Bard College Catalogue

The Bard College Catalogue contains detailed descriptions of the College's undergraduate programs and courses, curriculum, admission and financial aid procedures, student activities and services, history, campus facilities, affiliated institutions including graduate programs, and faculty and administration.

Bard College Catalogue 2016-17

Bard College Catalogue 2016-17

Campus-Based Affiliated Programs and Institutes

The following programs offer opportunities for undergraduates to attend talks, conferences, and other events, and to participate in noncredit-bearing programs, workshops, and internships to supplement their studies.
Bard Prison Initiative (BPI)   The Bard Prison Initiative offers credit-bearing course work leading to associate’s and bachelor’s degrees at three long-term, maximum-security prisons and three transitional, medium-security prisons in New York State. At these six sites, incarcerated students are engaged in robust course work in the humanities, foreign languages, sciences, mathematics, and studio arts. They also complete the five pillars of the Bard curriculum: the Language and Thinking and Citizen Science Programs, First-Year Seminar, Moderation, and the Senior Project. Through BPI, Bard College has conferred nearly 450 degrees to incarcerated men and women. Increasingly, BPI alumni/ae are leaving prison and pursuing careers in private industry, the arts, social service, the nonprofit sector, and academics.
In addition to operating its six New York State sites, BPI has founded the national Consortium for the Liberal Arts in Prison, based at Bard College. The Consortium cultivates and supports new programs at other colleges and universities as part of an ongoing initiative to expand quality college-in-prison opportunities across the United States.

Founded by Max Kenner ’01, the Bard Prison Initiative continues to have a profound effect on the intellectual life of the College. Each week, students at the Annandale campus visit regional prisons and volunteer as tutors in advanced math, languages, academic writing, and other subjects. Many of these volunteers go on to graduate school or to careers related to their involvement in BPI. For more information, visit

Bard Summer Research Institute  Students in the Bard Summer Research Institute spend eight weeks in residence over the summer working on individual research projects in either the social or natural sciences. Each student has a faculty mentor for the duration of the program and receives a stipend of $3,000.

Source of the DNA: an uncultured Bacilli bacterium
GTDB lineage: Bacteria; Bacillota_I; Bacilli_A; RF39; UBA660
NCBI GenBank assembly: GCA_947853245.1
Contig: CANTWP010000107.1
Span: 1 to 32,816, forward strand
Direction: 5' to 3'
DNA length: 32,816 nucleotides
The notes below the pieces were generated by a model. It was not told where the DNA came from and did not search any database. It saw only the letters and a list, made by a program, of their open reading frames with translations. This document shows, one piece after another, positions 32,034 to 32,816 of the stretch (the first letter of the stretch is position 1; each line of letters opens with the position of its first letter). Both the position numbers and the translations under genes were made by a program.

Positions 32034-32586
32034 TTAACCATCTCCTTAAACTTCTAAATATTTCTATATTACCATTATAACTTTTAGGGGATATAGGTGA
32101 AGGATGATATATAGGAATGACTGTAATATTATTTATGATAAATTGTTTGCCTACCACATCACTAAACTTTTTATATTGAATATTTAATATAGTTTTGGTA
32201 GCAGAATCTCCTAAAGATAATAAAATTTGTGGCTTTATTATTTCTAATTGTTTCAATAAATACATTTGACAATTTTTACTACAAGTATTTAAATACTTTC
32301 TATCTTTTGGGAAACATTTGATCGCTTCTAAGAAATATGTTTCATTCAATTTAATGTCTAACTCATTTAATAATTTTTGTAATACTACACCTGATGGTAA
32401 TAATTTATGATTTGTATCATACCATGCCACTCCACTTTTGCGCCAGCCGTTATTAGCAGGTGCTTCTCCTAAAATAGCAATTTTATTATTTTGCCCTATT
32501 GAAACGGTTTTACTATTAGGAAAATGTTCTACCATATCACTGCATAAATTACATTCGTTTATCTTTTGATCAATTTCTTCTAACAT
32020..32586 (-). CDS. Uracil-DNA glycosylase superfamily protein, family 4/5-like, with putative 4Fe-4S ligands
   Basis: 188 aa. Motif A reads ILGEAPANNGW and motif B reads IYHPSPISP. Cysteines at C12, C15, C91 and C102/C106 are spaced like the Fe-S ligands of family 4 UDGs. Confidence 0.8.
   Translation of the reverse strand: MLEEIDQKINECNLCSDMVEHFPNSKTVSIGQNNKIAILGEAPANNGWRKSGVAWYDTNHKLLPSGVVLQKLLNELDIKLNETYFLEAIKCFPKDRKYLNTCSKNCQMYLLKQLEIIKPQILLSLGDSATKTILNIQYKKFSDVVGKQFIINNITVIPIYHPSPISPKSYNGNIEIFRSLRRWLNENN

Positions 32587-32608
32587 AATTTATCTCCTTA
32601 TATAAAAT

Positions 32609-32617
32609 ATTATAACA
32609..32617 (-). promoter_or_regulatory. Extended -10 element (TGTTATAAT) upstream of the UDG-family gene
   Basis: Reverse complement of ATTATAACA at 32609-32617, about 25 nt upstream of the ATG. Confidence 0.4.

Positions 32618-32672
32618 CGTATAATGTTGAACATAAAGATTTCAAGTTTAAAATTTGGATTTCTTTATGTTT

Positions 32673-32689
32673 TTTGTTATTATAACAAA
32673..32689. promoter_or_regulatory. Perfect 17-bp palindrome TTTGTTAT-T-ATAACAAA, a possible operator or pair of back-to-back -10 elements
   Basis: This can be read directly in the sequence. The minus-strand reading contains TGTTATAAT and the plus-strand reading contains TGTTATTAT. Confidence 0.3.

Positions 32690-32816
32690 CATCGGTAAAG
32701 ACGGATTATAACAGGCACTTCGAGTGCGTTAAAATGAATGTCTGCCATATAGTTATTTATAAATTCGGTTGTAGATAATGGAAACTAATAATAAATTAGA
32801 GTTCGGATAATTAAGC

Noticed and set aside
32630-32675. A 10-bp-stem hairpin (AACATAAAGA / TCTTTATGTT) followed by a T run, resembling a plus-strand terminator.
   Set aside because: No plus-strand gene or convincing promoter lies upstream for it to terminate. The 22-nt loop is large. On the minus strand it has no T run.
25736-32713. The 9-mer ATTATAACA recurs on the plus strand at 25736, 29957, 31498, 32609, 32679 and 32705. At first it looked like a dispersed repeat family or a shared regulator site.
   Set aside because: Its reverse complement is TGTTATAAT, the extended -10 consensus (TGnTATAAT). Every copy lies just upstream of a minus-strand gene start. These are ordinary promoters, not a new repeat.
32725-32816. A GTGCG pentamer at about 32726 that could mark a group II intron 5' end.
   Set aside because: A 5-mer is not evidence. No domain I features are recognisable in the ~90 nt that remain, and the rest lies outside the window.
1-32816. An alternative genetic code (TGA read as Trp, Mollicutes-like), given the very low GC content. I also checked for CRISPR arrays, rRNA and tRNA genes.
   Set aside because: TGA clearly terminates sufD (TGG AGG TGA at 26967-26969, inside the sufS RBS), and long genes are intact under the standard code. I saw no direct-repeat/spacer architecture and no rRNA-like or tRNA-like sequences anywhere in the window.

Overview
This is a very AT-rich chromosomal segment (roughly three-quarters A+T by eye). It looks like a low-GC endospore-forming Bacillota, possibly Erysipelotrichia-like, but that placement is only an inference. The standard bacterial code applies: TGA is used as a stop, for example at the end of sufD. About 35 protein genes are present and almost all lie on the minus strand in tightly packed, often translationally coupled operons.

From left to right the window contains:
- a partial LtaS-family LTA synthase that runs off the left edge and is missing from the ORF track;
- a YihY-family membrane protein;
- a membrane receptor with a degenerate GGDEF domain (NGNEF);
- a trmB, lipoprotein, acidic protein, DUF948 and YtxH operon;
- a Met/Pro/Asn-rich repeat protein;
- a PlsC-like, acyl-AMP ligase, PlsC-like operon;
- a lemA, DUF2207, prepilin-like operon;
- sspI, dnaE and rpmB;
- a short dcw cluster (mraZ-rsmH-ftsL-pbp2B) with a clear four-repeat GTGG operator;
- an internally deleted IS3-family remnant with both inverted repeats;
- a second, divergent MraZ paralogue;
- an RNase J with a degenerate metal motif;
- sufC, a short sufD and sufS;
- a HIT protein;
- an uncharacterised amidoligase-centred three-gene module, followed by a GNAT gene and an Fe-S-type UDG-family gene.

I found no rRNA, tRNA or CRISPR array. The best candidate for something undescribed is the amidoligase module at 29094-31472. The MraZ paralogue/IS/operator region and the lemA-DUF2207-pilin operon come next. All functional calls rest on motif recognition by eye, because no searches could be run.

Center for Civic Engagement  The Center for Civic Engagement supports a wide array of initiatives that engage Bard students, faculty, and administrators with the most important issues facing society. The Center sponsors lectures, conferences, and workshops; facilitates internship, volunteer, and service-learning opportunities; and awards fellowships that are designed to reinforce the links between education, democracy, and citizenship. For additional information, see “Civic Engagement” in this catalogue or visit

Center for Moving Image Arts (CMIA)  The mission of the Center is twofold: to facilitate the study of cinema’s history and future in an interdisciplinary environment focused primarily on undergraduate education, and to bring various aspects of film culture—public screenings, publications, educational initiatives, and archival development—under the same umbrella. The “moving image arts” rubric extends broadly from the 19th century to the contemporary moment, and CMIA’s primary goal is to secure, exhibit, and contextualize major works of cinematic art from all periods and regions, some of which will become part of the permanent collection. The CMIA launch season included extensive 35mm retrospectives of filmmakers Alfred Hitchcock, Josef von Sternberg, and Michael Powell. CMIA’s first major international retro­spective project—focused on Taiwanese director Hou Hsiao-hsien—traveled to prominent venues around the world in 2015 (the films screened at Bard in fall 2014). CMIA programs during the 2015–16 academic year included “Color” and “Film among the Arts.” All programs are open to the entire Bard community, and the Center coordinates a number of educational workshops and internship programs for students. Richard I. Suchenski, associate professor of film and electronic arts, is the Center’s founder and director. To learn more, visit

Center for the Study of the Drone  The Center for the Study of the Drone is an interdisciplinary research and education initiative working to understand the implications of unmanned and autonomous technology in both civilian and military domains. The Center was founded in 2012 by Arthur Holland Michel ’13 and Dan Gettinger ’13, along with a group of Bard College faculty members. The Center conducts in-depth original research, sponsors undergraduate seminars and student research initiatives and paid internships, provides educational resources to the public, and works closely with media organizations to improve news coverage of unmanned technology. The Center’s website,, features interviews, conference transcripts, artwork, and a weekly news roundup.